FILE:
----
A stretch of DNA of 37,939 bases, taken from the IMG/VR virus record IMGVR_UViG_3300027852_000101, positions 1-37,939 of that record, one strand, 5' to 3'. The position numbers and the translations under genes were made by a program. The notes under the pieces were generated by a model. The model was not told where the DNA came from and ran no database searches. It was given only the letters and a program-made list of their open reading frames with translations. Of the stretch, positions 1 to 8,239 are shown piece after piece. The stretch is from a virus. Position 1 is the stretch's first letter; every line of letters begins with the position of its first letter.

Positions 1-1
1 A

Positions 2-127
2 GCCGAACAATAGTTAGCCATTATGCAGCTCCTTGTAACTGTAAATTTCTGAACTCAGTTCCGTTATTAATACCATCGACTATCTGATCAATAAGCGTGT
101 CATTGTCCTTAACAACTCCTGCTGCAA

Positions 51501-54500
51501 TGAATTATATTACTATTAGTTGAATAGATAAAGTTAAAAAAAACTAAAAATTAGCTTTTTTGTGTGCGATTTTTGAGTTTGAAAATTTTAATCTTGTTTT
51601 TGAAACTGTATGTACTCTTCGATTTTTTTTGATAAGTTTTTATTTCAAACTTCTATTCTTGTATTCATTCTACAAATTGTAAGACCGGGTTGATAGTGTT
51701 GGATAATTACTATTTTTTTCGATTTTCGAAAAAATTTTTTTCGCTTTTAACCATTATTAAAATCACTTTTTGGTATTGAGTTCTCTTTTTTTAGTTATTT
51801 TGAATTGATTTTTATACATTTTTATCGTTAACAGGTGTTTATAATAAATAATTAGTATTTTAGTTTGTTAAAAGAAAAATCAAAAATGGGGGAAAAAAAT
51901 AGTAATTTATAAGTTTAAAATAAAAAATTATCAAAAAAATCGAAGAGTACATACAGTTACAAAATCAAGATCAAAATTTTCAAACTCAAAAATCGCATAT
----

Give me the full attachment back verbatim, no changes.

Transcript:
A stretch of DNA of 37,939 bases, taken from the IMG/VR virus record IMGVR_UViG_3300027852_000101, positions 1-37,939 of that record, one strand, 5' to 3'. The position numbers and the translations under genes were made by a program. The notes under the pieces were generated by a model. The model was not told where the DNA came from and ran no database searches. It was given only the letters and a program-made list of their open reading frames with translations. Of the stretch, positions 1 to 8,239 are shown piece after piece. The stretch is from a virus. Position 1 is the stretch's first letter; every line of letters begins with the position of its first letter.

Positions 1-1
1 A

Positions 2-127
2 GCCGAACAATAGTTAGCCATTATGCAGCTCCTTGTAACTGTAAATTTCTGAACTCAGTTCCGTTATTAATACCATCGACTATCTGATCAATAAGCGTGT
101 CATTGTCCTTAACAACTCCTGCTGCAA

Positions 51501-54500
51501 TGAATTATATTACTATTAGTTGAATAGATAAAGTTAAAAAAAACTAAAAATTAGCTTTTTTGTGTGCGATTTTTGAGTTTGAAAATTTTAATCTTGTTTT
51601 TGAAACTGTATGTACTCTTCGATTTTTTTTGATAAGTTTTTATTTCAAACTTCTATTCTTGTATTCATTCTACAAATTGTAAGACCGGGTTGATAGTGTT
51701 GGATAATTACTATTTTTTTCGATTTTCGAAAAAATTTTTTTCGCTTTTAACCATTATTAAAATCACTTTTTGGTATTGAGTTCTCTTTTTTTAGTTATTT
51801 TGAATTGATTTTTATACATTTTTATCGTTAACAGGTGTTTATAATAAATAATTAGTATTTTAGTTTGTTAAAAGAAAAATCAAAAATGGGGGAAAAAAAT
51901 AGTAATTTATAAGTTTAAAATAAAAAATTATCAAAAAAATCGAAGAGTACATACAGTTACAAAATCAAGATCAAAATTTTCAAACTCAAAAATCGCATAT